How do Facebook’s Chatbots work?

Through Facebook Messenger’s new API, the bots will be able to interact with users through text, images, links and call-to-action buttons. Thanks to these, users will be able to complete actions like reserving a table at a restaurant, reviewing an online purchase, answering their questions about products, and more. At the moment, direct payments cannot be made through Messenger, but it is possible to view product catalogues connected to the website, where the transaction is then completed.

A toolbar at the top of the Messenger window will help users find all about the new bots. Companies who are already communicating with their clients through SMS will be able to use a Twilio tool to easily move those conversations to Messenger. All Messenger conversations with chatbots will have a “Block” button in an upper corner, so users can silence them whenever they wish.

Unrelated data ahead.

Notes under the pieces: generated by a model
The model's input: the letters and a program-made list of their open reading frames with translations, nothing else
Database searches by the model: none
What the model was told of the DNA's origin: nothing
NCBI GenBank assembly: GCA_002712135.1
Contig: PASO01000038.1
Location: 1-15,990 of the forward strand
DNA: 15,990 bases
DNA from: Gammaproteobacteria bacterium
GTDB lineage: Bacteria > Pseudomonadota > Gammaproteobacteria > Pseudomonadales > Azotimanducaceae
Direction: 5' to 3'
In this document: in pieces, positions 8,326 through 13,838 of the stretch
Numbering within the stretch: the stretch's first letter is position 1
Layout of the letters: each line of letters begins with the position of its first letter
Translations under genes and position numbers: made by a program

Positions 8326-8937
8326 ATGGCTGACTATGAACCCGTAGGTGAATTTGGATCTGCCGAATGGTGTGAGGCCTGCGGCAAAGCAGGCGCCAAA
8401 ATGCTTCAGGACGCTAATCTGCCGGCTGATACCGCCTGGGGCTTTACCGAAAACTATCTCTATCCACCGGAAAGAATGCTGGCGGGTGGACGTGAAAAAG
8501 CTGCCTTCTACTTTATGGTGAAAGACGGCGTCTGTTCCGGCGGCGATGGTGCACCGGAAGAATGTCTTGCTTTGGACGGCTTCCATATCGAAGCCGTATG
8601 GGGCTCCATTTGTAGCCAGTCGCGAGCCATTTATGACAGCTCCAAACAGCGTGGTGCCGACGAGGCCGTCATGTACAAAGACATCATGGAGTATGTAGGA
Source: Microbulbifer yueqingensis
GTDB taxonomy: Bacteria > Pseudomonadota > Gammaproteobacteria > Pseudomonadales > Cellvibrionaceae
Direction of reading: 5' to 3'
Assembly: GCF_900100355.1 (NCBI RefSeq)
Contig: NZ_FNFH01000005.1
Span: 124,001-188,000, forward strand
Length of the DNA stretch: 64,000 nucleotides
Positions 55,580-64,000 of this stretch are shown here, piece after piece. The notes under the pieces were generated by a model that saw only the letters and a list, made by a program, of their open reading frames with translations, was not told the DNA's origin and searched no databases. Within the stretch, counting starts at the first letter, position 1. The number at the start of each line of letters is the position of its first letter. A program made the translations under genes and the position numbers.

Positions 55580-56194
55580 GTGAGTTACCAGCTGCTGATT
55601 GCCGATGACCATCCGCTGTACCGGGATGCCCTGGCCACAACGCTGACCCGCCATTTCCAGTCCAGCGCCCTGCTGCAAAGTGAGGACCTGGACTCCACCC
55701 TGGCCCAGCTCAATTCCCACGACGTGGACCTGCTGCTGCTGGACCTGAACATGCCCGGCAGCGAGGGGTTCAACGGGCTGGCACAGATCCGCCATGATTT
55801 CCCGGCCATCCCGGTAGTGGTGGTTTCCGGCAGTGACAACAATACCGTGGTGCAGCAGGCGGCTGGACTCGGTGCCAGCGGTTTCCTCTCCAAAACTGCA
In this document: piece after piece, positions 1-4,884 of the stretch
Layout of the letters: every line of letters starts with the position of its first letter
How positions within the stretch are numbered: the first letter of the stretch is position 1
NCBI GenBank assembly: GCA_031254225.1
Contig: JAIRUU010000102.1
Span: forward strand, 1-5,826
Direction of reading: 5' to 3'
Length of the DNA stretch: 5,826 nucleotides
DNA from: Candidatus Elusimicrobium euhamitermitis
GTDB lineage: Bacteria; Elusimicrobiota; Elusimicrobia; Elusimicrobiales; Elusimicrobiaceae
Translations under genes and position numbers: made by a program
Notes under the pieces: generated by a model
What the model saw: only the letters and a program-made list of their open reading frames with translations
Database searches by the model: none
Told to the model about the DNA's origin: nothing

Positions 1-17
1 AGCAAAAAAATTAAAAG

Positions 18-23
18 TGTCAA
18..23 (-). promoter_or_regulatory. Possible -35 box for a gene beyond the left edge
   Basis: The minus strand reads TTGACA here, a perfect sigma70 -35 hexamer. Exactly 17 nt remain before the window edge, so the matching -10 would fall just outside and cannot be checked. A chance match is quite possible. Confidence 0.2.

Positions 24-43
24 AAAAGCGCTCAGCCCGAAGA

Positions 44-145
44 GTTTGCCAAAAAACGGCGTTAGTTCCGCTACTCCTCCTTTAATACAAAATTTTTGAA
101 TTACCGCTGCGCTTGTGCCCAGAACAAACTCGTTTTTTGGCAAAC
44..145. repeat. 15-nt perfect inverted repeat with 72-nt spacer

Developers can create their own bots, or work with Facebook’s bot developing partners. Furthermore, Facebook has its own Bot Engine, built in collaboration with a startup called Wit.ai. Basing itself on the same system used by Facebook to teach its own Artificial Intelligence system, M, the developers can send the Bot Engine example conversations for it to learn to manage similar situations on its own.

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How does this new feature help brands?